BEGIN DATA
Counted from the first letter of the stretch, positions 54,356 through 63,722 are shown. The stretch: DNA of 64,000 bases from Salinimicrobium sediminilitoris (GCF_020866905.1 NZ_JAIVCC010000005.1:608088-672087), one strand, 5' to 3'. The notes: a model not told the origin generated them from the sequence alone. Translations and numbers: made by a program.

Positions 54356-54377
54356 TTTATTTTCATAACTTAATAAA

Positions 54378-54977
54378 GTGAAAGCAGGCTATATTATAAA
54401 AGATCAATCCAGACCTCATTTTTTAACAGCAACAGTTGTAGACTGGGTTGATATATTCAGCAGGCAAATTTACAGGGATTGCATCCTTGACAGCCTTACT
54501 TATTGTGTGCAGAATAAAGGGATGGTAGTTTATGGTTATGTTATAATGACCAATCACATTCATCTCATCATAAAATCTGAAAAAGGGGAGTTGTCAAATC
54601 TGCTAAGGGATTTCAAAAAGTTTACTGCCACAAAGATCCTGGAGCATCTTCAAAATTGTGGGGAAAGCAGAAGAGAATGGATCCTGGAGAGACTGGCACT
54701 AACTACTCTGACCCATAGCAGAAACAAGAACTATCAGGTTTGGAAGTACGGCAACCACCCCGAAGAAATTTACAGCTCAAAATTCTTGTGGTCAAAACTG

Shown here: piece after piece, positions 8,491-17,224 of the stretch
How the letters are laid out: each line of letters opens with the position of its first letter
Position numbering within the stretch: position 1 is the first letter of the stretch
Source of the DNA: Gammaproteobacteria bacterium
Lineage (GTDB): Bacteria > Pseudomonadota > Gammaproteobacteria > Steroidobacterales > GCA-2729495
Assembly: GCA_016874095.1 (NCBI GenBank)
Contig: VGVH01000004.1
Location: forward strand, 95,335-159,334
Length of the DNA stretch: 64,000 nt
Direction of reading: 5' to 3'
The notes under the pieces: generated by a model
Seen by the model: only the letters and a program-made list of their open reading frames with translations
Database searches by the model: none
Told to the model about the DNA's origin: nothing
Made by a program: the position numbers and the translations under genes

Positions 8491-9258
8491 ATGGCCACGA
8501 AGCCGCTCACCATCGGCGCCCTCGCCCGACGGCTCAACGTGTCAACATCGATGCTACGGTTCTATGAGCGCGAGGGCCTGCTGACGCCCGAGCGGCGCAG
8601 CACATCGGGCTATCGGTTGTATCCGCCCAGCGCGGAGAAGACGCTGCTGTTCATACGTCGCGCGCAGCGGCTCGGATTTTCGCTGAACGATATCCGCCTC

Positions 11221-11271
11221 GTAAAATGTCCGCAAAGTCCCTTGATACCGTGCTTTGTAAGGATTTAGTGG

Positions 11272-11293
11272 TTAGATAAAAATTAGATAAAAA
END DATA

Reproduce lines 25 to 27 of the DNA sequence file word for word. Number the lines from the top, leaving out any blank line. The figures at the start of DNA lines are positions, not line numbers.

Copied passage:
Positions 8491-9258
8491 ATGGCCACGA
8501 AGCCGCTCACCATCGGCGCCCTCGCCCGACGGCTCAACGTGTCAACATCGATGCTACGGTTCTATGAGCGCGAGGGCCTGCTGACGCCCGAGCGGCGCAG